In a second aspect, the invention provides a vertical non-bladdered fuel tank system for a ducted fan vehicle comprising: (a) one or more pods 12 releasably attached to a core vehicle of a ducted fan, (b) a vertical fuel tank 10 contained by each of the one or more pods 12, wherein each vertical fuel tank 10 is centered between the fore and aft sides of each pod 14, 16, (c) an outlet 18 in a floor 20 of each vertical fuel tank 10 located adjacent to a sidewall 22 on the fore side of each vertical fuel tank 10, wherein the outlet 18 is coupled to one or more draw tubes 24 contained by the core vehicle, and (d) a pressure release vent 26 located at the highlight 28 of the duct 30 of each pod 12.

In one embodiment, the one or more pods 12 have a claw configuration 38.

In one embodiment, the floor 20 of each vertical fuel tank 10 is horizontal 36 for a short distance relative to the pod 12 at the fore end and then transitions to an inclined floor 44 which extends to the sidewall 32 on the aft side of the vertical fuel tank 10.

In one embodiment, the inclined floor 44 is angled at greater than zero degrees but less than or equal to 45 degrees.

In one embodiment, the sidewalls 22, 32 of the fuel tank 10 are substantially vertical relative to the floor of the pod 46.

In one embodiment, the outlet 18 is located at the center of the horizontal portion of the floor 36.

In one embodiment, the one or more pods 12 includes one pod 12 on the port side of the core vehicle and one pod 12 on the starboard side of the core vehicle. As used herein, the port side is the left side of the UAV looking forward and the starboard side is the right side of the UAV looking forward.

In one embodiment, the fuel tank 10 in the pod 12 on the port side is connected to the fuel tank 10 in the pod 12 on the starboard side by a fuel line (not shown), wherein this fuel line is in a T-shape such that the port side and starboard side fuel tanks 10 share a joined fuel line to the engine. The fuel line constitutes the draw tube 24 and runs from the outlet 18 of the port side fuel tank 10 to the outlet 18 of the starboard fuel tank 10 in the core vehicle of the UAV. The fuel line branches off to connect with the engine creating a T-shape. Configuring the fuel line in this manner provides a vacuum that draws substantially equally from both fuel tanks 10.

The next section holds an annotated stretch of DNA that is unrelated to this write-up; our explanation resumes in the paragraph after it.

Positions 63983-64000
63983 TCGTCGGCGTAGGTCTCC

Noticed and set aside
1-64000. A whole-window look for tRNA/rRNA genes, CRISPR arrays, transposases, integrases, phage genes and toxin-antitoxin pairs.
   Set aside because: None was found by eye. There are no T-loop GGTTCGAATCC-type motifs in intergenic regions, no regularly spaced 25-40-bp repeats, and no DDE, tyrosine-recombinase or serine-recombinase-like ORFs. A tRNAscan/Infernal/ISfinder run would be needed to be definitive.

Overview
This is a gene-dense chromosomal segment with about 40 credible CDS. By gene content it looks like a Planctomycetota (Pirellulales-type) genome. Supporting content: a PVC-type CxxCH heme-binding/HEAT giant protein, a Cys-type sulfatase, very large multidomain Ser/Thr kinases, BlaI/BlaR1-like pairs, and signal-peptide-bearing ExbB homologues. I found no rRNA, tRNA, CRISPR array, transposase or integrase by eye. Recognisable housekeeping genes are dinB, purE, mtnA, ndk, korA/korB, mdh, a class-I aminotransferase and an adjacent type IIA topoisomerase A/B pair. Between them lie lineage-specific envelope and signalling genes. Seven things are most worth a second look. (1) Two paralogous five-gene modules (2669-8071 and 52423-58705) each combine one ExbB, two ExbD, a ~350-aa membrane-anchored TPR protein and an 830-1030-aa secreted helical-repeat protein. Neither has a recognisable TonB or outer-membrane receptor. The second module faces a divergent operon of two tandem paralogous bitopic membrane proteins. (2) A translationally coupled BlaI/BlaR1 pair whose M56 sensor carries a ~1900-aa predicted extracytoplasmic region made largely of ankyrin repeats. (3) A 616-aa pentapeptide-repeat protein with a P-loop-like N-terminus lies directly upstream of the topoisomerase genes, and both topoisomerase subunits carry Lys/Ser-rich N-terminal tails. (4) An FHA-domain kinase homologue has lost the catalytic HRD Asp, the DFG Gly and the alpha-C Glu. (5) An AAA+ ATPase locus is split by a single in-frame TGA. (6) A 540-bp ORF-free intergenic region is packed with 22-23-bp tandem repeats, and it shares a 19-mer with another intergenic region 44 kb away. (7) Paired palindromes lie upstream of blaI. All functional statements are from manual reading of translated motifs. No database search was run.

In a third aspect, as illustrated in the flow diagram of FIG. 4, the invention provides a method for refueling a ducted fan vehicle utilizing a pod 12 containing a vertical non-bladdered fuel tank 10 comprising: (a) detaching a spent fuel pod 12 from a connector on a core vehicle (52), wherein the spent fuel pod 12 comprises (i) a vertical fuel tank 10 centered in between the fore and aft sides 14, 16 of the pod, (ii) an outlet 18 in a floor 20 of the vertical fuel tank 10 located adjacent to a sidewall 22 on the fore side of the vertical fuel tank 10, wherein the outlet 18 is coupled to a draw tube 24 contained by the core vehicle, and (iii) a pressure release vent 26 located at the highlight 28 of the pod's duct 30, and (b) attaching a prefilled fuel pod 12 to the core vehicle (54), wherein the prefilled fuel pod 12 has the same configuration as the spent fuel pod 12.

As used herein, detaching a spent fuel pod 12 requires releasing any latching mechanism between the spent fuel pod 12 and the core vehicle of the UAV and pulling the pod 12 until it separates from the core vehicle.

As used herein, attaching a prefilled fuel pod 12 to the core vehicle requires aligning the pod 12 over the core vehicle so that the contours of the pod and core vehicle mate, applying pressure to the pod 12 until the pod 12 snaps into place with any connectors on the core vehicle, and fastening any latching mechanism between the core vehicle and the prefilled fuel pod 12.

As used herein, a prefilled fuel pod 12 means that the pod 12 contains enough fuel for the UAV's next flight mission.

Refueling the UAV according to this method allows the person who is refueling to complete the process in the dark and in a reduced timeframe compared to current methods available in the prior art.

In one embodiment, the spent fuel pod 12 has a claw configuration 38.

In one embodiment, the floor of the vertical fuel tank is horizontal 36 for a short distance relative to the pod 12 at the fore end and then transitions to an inclined floor 44 which extends to the sidewall 32 on the aft side of the vertical fuel tank 10.

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Classifications
U.S. Classification244/135.00R, 137/590, 137/574
International ClassificationB64D37/02
Cooperative ClassificationB64C27/20, B64D37/22, B64D37/04, B64C2201/162, B64C2201/108, B64C39/024, B64D37/06, B64C2201/027
European ClassificationB64D37/06, B64D37/04, B64D37/22, B64C39/02C, B64C27/20
Legal Events
DateCodeEventDescription
Nov 12, 2008ASAssignment
Owner name: HONEYWELL INTERNATIONAL INC.,NEW JERSEY
Free format text: ASSIGNMENT OF ASSIGNORS INTEREST;ASSIGNOR:COLLETTE, DANIEL ROSS, MR.;US-ASSIGNMENT DATABASE UPDATED:20100513;REEL/FRAME:21820/249
Effective date: 20081112
Free format text: ASSIGNMENT OF ASSIGNORS INTEREST;ASSIGNOR:COLLETTE, DANIEL ROSS, MR.;REEL/FRAME:021820/0249
Owner name: HONEYWELL INTERNATIONAL INC., NEW JERSEY